The Emergence of the Zapatistas, in a Neoliberal Capitalist World

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US immigration is a historical reoccurring phenomenon that is situated upon the exploitation of workers to bring economic prosperity to the country. Immigration is the backbone aspect to the success of the US as large influxes of immigrants are imported to work in physical demanding job sectors. There are comparable feelings of alienation of Mexicans and many views that express the feelings that illegal immigrants should return to their homelands. By examining the laws, policies, and structural forces that bring migrants to the United States, we can see the extent to which immigration is closely related to our position in the global economy and how a group of leftist armed activists dare to disrupt the globalization tactics of capitalism, neo-liberalism, and a hegemonic government. On a closer examination, you find that many of the economic challenges Mexico faces are directly linked to policies that have been supported by the United States, U.S multinational corporations, or institutions supported by the United States. This group of campesinos in the southern state of Chiapas in Mexico, reject, refuse, and remodeled a new autonomous world that seeks to “work within worlds”, free from the political, economic, and social constructions of the Mexican government. It opposes the liberal economic policies Mexican presidents have pursued since 1982. While its revolutionary project is rooted in the injustices suffered by the indigenous population of eastern Chiapas, the Ejercito Zapatista de Liberacion Nacional questions globalization and calls for the reorientation of Mexican economic policy along traditional socialist lines and the transfer of political power from elites to the mass of poor Mexicans.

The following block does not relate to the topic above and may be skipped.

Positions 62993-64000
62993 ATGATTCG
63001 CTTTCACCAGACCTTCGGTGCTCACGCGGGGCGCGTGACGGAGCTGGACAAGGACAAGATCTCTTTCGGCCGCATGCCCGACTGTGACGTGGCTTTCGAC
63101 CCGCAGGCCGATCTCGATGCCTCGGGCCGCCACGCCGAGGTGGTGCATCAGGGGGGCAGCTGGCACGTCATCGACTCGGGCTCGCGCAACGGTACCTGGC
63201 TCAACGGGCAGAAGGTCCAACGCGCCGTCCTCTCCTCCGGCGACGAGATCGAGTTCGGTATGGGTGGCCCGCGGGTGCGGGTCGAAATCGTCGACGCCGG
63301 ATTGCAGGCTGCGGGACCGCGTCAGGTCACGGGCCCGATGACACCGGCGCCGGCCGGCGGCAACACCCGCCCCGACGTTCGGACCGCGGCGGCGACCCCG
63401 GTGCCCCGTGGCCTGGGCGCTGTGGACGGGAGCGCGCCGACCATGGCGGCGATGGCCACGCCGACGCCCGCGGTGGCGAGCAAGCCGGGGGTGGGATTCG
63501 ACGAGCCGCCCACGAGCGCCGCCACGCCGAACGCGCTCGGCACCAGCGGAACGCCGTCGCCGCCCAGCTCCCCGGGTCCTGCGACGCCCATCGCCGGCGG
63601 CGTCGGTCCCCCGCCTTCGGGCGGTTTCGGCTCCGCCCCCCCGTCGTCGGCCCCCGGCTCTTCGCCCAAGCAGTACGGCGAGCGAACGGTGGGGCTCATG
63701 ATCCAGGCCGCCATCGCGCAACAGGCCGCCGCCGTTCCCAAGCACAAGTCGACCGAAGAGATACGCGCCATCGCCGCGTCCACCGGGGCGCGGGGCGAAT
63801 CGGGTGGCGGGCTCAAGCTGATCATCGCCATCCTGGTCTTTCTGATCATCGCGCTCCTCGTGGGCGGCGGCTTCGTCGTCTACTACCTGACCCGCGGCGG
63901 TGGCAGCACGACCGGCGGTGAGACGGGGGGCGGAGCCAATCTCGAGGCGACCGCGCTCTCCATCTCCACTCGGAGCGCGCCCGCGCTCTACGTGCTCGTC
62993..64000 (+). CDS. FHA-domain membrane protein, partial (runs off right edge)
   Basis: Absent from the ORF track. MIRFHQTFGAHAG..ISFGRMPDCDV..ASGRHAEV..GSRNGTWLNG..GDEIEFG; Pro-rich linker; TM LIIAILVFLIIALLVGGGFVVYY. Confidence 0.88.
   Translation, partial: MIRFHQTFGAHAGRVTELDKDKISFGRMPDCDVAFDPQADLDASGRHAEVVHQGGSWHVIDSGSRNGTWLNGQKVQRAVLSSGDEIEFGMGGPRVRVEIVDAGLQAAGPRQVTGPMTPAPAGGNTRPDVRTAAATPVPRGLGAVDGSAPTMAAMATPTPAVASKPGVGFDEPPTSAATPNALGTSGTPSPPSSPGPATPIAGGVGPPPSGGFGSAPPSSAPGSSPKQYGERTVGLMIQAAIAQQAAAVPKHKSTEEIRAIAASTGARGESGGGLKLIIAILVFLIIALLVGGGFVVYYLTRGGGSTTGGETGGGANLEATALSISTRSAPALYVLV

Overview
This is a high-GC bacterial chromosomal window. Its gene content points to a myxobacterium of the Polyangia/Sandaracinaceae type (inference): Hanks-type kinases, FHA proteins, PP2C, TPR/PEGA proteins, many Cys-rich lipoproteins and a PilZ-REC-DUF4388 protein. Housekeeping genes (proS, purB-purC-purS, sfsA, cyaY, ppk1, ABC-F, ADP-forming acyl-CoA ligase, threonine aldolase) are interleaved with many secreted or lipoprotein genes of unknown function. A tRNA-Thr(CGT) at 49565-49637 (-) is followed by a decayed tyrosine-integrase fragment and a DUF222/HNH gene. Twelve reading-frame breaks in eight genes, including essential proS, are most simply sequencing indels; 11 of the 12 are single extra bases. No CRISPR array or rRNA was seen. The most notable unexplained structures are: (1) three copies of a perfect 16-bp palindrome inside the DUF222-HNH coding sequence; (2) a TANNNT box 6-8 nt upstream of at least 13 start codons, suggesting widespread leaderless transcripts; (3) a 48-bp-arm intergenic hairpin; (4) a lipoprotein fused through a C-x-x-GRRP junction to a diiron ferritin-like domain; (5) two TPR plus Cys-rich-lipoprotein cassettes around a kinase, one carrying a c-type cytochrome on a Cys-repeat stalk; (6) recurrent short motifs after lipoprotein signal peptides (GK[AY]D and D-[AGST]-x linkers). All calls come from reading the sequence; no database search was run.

NAFTA and its Effects in Mexico

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...ppens when a government fails to produce public services like minimal public health care, and educational/economical opportunities? You have the emergence of the Zapatistas and a dialectical relationship with an oppressive central government, in which systems of poverty, marginalization of people, lack of access to proper education, health services, and other basic services create inequality. The Zapatistas have taken it upon themselves to build their own autonomous schools, and health centers to serve the community. Zapatismo suggests we must not simply rely on the legal forms of government for change. People must take responsibility for their local communities and organize to build projects of solidarity working together for a greater good. Change at a national scale will rely on the collective action of local communities, building a new world from the bottom up.

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